The first thing that needs to be understood about wood is that although we speak of it as one thing it is actually quite varied and of different ‘economic’ types. Wood from larger trees is used as timber, for building and for making furniture. But this is valuable and too expensive to be burnt as firewood. It is mostly smaller tree branches, twigs, wood shavings, bark and roots, all which cannot be used elsewhere because they are of inferior quality, that are used for burning. Most of this kind of wood falls off trees or can be cut off without damaging the living tree itself, which continues to grow to provide more wood for burning later. Also used are cast-offs and waste material from sawmills and timber factories. Except for the time and energy required to collect and carry the wood home from the forest or sawmill, this energy source is free which is why poor people depend on it. People who live far away from electric power lines and roads depend on wood because they have no choice. In many cases, people who can collect wood because they live near or have access to a forest collect more than they need and sell the rest; even in these cases wood works out cheaper than other sources. This is especially true for urban poor people who may have access to other sources of energy if they can afford it, but prefer wood since it is much cheaper. Generally it has been found that when people get richer they move on to cooking with coal, kerosene, electricity, or liquid petroleum gas, all of which need to be bought.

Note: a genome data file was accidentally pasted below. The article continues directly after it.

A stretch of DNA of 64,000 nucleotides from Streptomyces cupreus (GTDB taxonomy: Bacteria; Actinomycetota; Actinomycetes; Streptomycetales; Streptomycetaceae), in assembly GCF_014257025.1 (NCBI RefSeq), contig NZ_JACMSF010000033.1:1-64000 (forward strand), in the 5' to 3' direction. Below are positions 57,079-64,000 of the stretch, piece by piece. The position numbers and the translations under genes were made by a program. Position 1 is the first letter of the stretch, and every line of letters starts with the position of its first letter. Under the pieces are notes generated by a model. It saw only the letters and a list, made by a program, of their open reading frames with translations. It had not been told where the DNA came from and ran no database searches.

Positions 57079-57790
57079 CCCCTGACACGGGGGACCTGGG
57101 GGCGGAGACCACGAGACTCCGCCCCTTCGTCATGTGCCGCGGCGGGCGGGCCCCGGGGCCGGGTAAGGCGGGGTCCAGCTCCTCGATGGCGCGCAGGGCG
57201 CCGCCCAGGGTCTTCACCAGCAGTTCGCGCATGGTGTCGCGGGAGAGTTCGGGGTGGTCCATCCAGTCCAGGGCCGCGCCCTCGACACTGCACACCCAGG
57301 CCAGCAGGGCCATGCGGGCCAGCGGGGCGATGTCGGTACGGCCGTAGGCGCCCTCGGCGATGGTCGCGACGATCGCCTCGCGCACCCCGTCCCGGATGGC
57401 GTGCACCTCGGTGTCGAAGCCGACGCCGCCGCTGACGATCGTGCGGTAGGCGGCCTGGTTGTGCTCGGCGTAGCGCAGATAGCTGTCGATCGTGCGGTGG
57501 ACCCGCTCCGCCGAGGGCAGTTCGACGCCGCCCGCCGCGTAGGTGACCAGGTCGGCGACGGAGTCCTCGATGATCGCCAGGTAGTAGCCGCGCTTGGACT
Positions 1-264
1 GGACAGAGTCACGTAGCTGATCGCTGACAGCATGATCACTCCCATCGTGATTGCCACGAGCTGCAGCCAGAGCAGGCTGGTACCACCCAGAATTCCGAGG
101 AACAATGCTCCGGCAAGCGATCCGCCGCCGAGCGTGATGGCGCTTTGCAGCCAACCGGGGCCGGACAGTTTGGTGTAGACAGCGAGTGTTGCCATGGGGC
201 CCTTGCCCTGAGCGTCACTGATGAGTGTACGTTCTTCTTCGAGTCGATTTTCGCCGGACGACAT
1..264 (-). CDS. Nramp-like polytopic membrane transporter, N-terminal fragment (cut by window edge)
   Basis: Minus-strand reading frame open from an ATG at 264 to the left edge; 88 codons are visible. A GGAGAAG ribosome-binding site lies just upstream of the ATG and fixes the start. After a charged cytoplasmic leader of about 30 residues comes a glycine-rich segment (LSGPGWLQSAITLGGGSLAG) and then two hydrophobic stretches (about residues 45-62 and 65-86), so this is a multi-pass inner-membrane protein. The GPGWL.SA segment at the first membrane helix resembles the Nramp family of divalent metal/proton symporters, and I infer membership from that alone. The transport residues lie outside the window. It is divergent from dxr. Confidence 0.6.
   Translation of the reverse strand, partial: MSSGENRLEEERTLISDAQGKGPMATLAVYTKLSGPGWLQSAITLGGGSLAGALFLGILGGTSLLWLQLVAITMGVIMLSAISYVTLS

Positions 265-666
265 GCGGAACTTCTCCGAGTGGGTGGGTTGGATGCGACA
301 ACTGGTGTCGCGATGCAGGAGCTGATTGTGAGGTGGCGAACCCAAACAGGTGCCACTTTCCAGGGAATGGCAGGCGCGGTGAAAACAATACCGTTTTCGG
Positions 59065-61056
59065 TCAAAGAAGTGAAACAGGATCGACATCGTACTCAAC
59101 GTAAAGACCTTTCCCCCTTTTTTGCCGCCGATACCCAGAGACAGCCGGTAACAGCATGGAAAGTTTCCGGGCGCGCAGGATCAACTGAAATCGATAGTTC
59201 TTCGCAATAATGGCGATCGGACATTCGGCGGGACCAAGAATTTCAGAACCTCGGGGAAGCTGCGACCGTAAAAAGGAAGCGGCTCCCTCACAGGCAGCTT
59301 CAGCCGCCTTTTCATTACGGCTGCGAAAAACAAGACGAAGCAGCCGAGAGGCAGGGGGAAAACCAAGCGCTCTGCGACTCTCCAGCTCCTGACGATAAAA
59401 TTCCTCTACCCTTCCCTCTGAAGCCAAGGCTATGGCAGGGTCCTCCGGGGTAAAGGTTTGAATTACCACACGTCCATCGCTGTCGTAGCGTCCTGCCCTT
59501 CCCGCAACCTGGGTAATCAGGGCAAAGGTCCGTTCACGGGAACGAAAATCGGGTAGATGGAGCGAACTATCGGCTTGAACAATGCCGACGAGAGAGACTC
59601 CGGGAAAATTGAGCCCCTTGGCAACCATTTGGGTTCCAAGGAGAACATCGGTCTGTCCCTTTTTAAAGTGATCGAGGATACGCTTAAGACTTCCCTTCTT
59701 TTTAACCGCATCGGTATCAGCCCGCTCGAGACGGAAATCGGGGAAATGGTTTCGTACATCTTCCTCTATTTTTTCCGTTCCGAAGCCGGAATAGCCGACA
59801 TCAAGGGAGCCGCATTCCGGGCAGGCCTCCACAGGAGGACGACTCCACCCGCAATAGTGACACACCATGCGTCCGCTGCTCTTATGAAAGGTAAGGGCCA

Apart from its cheapness there are some other very positive things about using wood as fuel. Wood is renewable and if properly maintained can be self-sustaining. Although wood use as fuel has supposedly contributed to the degradation of forests, around two-thirds of wood used for fuel comes from non-forested areas. It needs very little physical or chemical inputs to make trees grow. Waste products like ash can be returned to the environment and helps maintain the soil. An advantage of wood is that it contributes much less greenhouse gases than fossil fuel.

But there are also problems with using wood. One of these is that people who are too poor to afford other forms of fuel are usually also too poor to afford proper ventilation for their homes or even stoves that are efficient. This leads to the waste gases from burning wood being a major cause of respiratory illnesses. A second problem stems from the fact that in most Indian rural communities it is generally women who collect wood, spending a lot of time roaming in the forests trying to collect enough to help their families survive. This adds on to the time women spend collecting fodder and water, meaning that when young, they are the ones who drop out of school to perform these time-consuming and occasionally dangerous chores, adding to the gap in education between men and women.